The same week the House of Representatives voted to pass a bill slashing $39 billion in funding for food stamps--and the same week the U.S. Census Bureau reported that while poverty rates had leveled off in 2012, they were still higher than pre-recession levels--one CEO went hungry for a week.
Ron Shaich, the CEO of Panera Bread, took what's known as the SNAP Challenge, an effort to live off the average benefit amount--$133.44 a month, or $4.50 a day--shelled out by the Supplemental Nutrition Assistance Program, formerly known as the food stamp program.
Yes, the SNAP Challenge, which has been undertaken by a number of politicians, including Newark mayor and U.S. Senate hopeful Cory Booker, has been criticized as being misleading, as it is intended to supplement, rather than replace, a person's food intake. But the general concept remains: To draw attention to the issue of hunger in the United States and the high cost of putting food on the table each week.
And on that measure, Shaich has had plenty of success. He's generated coverage everywhere from USA Today to the Los Angeles Times about both the issue of hunger and, in the process, Panera. Shaich says his efforts to eat chickpea soup and generic Cheerios for a week wasn't about him or his company, however. "I don’t view this as being about me," Shaich tells me in an interview. "I'm using the position and authority that I have to bring awareness to an issue."
That might sound like nothing more than P.R. speak, but this is not the first time Shaich or his company has gotten involved in the issue. In addition to food donation programs, Shaich has taken the unusual step in recent years of opening Panera locations geared toward feeding people who can't afford $7 sandwiches. Shaich calls them "shared responsibility" cafes (or officially, Panera Cares cafes), but they essentially follow a pay-as-you-can formula, providing customers with a suggested donation rather than a price for its standard menu items.
The five cafes, located in economically diverse areas in St. Louis, Detroit, Chicago, Boston and Portland, Ore., look and feel like a regular Panera. The primary differences are additional signage and more "ambassadors" who greet customers to explain how the cafes work. "The attempt was to see if communities would take care of themselves," Shaich says.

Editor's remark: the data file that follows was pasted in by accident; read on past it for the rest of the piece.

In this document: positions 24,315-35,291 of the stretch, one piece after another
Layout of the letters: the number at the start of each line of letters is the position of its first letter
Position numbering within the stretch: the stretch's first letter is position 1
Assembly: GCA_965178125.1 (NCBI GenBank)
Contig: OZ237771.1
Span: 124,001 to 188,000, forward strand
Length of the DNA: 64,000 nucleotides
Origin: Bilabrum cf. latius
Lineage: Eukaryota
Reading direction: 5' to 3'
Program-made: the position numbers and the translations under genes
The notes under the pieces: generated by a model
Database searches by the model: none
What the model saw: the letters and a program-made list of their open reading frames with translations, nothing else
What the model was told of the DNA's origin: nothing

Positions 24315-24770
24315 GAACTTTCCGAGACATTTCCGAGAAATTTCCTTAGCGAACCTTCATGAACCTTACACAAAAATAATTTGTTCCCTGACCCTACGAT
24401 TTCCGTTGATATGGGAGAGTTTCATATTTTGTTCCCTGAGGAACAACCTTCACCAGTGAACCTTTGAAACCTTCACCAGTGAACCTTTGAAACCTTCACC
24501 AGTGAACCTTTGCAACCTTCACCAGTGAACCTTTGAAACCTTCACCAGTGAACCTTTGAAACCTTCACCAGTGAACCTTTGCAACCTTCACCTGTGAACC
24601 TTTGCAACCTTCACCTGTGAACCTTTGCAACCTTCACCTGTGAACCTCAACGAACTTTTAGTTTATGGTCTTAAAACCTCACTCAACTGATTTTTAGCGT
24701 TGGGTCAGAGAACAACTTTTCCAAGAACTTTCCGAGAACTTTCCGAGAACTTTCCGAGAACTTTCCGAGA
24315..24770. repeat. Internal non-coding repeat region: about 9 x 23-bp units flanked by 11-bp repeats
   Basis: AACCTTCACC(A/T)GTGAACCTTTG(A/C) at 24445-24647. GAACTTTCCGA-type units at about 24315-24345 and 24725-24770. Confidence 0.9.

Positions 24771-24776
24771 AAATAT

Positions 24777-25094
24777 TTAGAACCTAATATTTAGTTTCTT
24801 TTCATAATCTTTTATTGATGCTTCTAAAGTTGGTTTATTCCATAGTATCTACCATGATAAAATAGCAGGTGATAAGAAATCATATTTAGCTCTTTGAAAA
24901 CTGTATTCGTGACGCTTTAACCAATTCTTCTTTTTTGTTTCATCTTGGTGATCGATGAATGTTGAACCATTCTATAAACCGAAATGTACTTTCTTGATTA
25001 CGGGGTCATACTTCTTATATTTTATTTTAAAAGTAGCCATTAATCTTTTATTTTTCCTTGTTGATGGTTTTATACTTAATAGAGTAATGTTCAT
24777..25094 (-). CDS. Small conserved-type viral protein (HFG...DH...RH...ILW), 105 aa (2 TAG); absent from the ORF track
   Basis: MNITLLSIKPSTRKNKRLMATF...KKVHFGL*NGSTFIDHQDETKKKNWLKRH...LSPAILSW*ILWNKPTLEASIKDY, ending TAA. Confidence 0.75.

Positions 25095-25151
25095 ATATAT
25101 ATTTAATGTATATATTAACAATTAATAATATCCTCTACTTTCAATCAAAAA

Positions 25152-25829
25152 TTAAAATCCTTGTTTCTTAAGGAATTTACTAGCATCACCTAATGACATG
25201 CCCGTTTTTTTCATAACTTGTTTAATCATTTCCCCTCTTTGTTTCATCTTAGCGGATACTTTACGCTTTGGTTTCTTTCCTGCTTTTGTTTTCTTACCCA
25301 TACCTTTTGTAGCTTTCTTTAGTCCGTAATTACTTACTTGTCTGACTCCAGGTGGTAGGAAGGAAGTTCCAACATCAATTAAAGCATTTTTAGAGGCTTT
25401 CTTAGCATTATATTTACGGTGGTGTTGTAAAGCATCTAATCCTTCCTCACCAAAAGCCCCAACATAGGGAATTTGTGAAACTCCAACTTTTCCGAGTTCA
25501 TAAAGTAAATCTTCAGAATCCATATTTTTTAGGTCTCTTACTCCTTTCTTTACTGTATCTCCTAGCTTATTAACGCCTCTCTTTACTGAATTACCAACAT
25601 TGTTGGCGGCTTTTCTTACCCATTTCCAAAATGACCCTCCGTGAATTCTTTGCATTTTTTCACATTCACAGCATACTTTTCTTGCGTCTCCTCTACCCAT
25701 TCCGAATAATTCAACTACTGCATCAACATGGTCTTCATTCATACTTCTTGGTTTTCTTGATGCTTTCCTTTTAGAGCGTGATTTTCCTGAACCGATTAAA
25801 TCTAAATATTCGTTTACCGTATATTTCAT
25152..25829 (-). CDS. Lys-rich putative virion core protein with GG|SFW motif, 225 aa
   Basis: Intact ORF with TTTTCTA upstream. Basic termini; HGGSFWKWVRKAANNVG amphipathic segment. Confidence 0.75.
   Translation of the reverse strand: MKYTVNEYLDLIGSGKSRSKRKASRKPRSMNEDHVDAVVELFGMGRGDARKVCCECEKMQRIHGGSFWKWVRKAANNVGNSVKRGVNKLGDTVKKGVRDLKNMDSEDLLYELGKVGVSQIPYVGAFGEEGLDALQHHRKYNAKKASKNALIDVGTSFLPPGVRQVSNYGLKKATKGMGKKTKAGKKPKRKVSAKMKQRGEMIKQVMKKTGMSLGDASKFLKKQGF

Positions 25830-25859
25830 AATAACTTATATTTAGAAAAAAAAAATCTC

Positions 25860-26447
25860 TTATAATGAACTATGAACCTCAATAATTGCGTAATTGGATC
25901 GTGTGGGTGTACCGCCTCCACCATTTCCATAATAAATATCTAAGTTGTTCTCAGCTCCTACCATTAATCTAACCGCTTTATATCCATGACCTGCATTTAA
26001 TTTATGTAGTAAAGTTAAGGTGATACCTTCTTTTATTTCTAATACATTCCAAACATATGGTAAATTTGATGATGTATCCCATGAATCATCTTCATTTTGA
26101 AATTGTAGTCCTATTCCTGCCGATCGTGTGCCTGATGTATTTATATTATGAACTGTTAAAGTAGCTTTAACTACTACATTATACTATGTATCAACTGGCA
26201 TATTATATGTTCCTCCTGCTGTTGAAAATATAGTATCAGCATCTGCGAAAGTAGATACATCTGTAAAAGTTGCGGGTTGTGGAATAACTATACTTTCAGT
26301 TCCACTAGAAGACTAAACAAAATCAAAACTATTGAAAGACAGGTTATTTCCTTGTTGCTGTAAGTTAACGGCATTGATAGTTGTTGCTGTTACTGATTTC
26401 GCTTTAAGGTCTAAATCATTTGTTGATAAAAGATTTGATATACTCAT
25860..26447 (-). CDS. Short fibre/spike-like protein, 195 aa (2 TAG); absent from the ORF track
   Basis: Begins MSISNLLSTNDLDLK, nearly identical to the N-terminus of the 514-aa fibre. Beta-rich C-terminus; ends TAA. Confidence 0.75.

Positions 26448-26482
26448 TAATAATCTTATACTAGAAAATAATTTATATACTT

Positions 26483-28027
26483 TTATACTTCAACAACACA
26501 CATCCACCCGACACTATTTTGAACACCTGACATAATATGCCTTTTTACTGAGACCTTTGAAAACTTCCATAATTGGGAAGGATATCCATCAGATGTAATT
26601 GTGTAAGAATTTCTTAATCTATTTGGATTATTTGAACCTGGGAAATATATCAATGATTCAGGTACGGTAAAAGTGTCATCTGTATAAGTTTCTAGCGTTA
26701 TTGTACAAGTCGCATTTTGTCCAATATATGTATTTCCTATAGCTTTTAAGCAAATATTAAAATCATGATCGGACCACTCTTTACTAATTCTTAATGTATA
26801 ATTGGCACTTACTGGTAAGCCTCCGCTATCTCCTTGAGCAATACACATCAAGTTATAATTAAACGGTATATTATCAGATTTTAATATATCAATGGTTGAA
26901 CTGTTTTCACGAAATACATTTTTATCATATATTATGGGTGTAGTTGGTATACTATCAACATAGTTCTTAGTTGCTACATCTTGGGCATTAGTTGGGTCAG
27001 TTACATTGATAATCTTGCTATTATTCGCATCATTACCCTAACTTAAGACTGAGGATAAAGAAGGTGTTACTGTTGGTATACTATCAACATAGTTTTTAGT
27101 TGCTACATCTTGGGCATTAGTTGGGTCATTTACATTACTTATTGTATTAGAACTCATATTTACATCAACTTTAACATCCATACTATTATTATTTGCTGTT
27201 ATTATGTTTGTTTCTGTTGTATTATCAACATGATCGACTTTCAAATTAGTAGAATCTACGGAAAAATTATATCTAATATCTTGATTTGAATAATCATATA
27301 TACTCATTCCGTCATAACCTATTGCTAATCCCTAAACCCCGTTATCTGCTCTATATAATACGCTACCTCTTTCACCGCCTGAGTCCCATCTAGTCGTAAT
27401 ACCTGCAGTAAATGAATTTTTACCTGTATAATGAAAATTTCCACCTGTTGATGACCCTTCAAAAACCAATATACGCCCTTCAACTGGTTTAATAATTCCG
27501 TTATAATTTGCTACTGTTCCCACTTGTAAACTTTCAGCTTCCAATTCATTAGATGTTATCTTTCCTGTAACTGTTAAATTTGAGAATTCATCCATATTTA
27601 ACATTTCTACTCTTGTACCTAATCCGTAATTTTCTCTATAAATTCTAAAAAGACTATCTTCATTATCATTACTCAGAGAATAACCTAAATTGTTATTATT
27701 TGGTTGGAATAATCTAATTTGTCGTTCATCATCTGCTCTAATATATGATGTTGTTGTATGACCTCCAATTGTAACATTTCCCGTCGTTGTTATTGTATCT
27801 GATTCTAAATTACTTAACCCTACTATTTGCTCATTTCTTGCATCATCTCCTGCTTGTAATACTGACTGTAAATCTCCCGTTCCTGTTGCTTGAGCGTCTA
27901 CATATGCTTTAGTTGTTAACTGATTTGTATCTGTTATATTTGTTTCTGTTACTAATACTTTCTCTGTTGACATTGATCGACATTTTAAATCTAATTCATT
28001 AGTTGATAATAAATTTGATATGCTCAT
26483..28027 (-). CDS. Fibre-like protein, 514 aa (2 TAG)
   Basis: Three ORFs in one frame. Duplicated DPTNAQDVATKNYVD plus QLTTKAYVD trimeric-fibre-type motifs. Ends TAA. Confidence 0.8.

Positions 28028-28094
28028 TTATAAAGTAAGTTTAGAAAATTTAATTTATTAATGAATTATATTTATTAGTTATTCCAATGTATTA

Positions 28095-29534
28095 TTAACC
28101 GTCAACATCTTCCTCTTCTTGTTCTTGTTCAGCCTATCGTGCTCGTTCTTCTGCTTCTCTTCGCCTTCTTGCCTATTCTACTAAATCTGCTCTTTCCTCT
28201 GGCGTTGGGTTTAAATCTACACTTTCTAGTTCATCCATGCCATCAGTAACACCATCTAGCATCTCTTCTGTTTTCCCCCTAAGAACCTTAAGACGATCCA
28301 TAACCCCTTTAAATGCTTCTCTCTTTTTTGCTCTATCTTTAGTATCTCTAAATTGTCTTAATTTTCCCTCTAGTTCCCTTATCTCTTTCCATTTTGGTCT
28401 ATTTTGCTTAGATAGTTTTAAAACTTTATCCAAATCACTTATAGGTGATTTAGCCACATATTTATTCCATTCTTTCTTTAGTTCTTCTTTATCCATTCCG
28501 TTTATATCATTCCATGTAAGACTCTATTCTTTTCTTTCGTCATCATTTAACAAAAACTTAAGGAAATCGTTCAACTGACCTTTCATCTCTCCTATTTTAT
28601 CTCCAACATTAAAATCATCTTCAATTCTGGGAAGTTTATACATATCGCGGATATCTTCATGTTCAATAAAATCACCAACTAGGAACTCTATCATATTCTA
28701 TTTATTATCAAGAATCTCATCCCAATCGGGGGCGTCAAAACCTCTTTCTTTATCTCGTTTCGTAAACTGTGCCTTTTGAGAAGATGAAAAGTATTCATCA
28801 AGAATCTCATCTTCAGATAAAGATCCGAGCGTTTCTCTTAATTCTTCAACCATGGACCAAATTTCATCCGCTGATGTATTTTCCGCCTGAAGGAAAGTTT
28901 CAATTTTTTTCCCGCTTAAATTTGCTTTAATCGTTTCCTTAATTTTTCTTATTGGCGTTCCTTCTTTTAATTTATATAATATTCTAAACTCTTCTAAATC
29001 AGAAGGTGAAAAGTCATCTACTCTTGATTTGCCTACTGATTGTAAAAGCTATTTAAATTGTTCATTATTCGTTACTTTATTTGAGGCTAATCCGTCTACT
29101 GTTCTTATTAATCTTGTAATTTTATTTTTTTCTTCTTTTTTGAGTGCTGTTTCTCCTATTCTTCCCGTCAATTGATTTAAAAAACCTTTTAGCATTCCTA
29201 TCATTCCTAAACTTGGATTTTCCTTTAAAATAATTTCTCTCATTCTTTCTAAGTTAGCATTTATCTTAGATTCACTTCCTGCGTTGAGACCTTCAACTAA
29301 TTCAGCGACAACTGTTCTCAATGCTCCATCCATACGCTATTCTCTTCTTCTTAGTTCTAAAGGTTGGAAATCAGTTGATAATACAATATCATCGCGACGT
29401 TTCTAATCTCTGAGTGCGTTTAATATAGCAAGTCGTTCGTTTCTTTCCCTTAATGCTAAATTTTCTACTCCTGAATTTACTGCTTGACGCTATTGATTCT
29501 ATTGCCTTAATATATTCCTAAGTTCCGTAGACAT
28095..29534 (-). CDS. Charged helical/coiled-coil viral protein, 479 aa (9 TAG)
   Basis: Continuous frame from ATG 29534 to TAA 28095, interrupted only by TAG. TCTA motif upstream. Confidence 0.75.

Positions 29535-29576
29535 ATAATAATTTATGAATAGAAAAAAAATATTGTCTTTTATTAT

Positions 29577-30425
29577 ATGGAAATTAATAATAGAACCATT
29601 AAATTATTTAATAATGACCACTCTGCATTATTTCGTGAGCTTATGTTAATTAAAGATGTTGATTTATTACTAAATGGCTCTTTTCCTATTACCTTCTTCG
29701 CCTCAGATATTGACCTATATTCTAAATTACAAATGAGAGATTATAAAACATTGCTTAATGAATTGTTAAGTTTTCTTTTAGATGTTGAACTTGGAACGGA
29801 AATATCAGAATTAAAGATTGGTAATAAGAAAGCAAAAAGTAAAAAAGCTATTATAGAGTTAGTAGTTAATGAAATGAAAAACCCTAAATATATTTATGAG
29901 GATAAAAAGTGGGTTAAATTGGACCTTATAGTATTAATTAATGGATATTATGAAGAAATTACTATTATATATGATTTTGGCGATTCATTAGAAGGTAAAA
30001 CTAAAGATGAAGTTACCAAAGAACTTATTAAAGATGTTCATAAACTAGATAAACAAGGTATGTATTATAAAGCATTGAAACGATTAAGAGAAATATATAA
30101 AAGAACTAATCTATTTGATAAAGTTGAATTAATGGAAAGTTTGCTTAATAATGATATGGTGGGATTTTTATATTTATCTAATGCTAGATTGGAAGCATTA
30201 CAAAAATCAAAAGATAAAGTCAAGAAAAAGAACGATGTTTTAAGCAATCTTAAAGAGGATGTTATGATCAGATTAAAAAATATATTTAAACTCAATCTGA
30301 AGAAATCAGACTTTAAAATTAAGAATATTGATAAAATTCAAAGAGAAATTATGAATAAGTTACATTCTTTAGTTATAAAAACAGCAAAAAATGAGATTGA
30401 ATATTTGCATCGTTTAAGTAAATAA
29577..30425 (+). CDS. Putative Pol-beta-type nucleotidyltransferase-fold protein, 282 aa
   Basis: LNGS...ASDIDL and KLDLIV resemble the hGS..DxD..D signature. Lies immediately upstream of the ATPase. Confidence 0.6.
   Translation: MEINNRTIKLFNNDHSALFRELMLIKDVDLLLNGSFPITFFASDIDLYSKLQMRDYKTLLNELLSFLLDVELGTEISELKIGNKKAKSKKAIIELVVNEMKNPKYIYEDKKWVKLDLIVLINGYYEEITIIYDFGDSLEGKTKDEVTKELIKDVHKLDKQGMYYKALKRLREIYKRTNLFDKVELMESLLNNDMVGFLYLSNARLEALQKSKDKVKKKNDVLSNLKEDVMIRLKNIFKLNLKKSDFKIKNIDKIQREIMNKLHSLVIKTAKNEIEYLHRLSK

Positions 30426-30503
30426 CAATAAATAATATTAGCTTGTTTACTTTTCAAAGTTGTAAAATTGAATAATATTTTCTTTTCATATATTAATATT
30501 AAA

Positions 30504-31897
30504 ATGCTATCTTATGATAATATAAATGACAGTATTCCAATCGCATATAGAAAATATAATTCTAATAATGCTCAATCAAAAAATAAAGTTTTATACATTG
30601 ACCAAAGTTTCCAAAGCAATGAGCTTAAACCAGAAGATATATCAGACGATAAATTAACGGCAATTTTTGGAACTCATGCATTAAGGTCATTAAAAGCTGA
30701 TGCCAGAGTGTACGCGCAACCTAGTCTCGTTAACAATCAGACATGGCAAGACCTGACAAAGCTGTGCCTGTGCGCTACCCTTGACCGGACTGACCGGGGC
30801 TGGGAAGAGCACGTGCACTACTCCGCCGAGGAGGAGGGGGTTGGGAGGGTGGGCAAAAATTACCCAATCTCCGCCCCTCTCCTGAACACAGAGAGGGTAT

The Panera Cares cafes are part of a 501(c)3, and Shaich won't say whether the cafes make enough profit to cover their costs. "Each one is different," he says, noting that some do a little better than others. "But Panera is there to support it. We’ve never closed one." He says roughly 20 percent of customers pay more than requested, 60 percent pay the suggested donation, and 20 percent pay less--often much less.
But the pay-as-you-can model doesn't work everywhere, Shaich has discovered. Earlier this year, he began placing a "suggested value" rather than a price on one menu item, the turkey chili bread bowl, in 48 of the company's regular locations. While he says the move helped to create awareness with more employees and customers about the issue of hunger, he's ended the pilot and decided it won't work as a permanent fixture.
It took too great an "amount of effort and energy to explain what it was relative to the number of people we were able to serve" in existing locations' more affluent areas, Shaich says. He does hope to bring it back next year as a promotional effort, saying a temporary approach will allow Panera to commit the necessary communication resources.
Is Panera getting lots of attention for Shaich's food stamp challenge and his pay-as-you-can cafes? Sure. Might all that publicity pay off in profits from customers who like the idea of frequenting a socially conscious business? Of course. And does he realize that a week-long test by a CEO who makes $4.4 million a year and doesn't often do his own grocery shopping might be a poor replica of what months, or even years, of food insecurity is really like? He says he does: "I know it’s a simulation, and I worry very much about trivializing a very real experience."
Corporate charitable giving and business philanthropy are tricky things. Make it too gimmicky or too much about one person or one company, and it can come off as insincere. But I think Shaich has avoided that pitfall because his personal challenge is backed up by his company's clever efforts to address hunger that go beyond standard charitable giving. "This is a really serious problem in this country but it's also a really fascinating question for this country to ask itself," he says. "I'm a business person. But what are we going to do as a society?"
Jena McGregor is a columnist for On Leadership.